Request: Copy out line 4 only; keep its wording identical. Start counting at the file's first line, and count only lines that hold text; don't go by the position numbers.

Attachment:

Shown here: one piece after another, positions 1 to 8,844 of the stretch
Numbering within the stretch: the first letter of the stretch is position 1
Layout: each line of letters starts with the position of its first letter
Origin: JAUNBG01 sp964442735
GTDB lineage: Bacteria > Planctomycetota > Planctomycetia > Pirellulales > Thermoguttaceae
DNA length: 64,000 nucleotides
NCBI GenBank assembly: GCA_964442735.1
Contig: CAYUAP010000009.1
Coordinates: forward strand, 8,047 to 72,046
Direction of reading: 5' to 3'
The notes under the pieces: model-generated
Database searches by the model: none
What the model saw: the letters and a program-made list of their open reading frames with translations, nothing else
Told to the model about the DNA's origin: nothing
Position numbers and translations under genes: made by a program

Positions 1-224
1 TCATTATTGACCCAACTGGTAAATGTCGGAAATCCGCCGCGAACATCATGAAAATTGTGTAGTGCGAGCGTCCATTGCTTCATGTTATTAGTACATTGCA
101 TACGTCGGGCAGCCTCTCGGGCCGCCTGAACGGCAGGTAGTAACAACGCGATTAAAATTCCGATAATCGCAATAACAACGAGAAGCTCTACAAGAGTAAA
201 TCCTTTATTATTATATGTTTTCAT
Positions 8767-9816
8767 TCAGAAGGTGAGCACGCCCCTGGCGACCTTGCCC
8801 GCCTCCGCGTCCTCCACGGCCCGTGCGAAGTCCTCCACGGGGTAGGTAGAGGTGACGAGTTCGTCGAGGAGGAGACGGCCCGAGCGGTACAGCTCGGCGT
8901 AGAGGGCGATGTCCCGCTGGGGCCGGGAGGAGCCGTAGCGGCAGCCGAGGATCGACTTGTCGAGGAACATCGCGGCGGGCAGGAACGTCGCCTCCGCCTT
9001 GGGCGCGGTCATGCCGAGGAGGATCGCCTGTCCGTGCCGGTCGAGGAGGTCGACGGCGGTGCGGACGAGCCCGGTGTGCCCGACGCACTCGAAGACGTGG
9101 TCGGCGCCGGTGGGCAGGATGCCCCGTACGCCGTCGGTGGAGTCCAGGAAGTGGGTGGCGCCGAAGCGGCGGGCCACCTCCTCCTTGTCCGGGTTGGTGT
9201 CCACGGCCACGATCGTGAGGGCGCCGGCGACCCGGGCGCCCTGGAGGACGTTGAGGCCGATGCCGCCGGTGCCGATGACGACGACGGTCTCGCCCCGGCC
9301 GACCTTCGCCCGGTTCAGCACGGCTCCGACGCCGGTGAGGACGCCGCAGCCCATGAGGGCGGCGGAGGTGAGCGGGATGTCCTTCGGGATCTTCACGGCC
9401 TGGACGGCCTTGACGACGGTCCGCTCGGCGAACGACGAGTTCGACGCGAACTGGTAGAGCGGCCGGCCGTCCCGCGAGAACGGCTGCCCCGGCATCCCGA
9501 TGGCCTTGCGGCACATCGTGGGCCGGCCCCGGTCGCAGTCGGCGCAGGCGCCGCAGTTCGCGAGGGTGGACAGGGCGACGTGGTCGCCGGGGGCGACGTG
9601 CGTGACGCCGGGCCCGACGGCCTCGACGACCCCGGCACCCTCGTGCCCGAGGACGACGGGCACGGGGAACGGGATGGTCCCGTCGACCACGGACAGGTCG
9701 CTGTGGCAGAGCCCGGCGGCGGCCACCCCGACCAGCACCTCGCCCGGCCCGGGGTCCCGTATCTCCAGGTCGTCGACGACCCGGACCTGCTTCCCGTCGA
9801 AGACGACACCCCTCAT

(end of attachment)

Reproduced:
Origin: JAUNBG01 sp964442735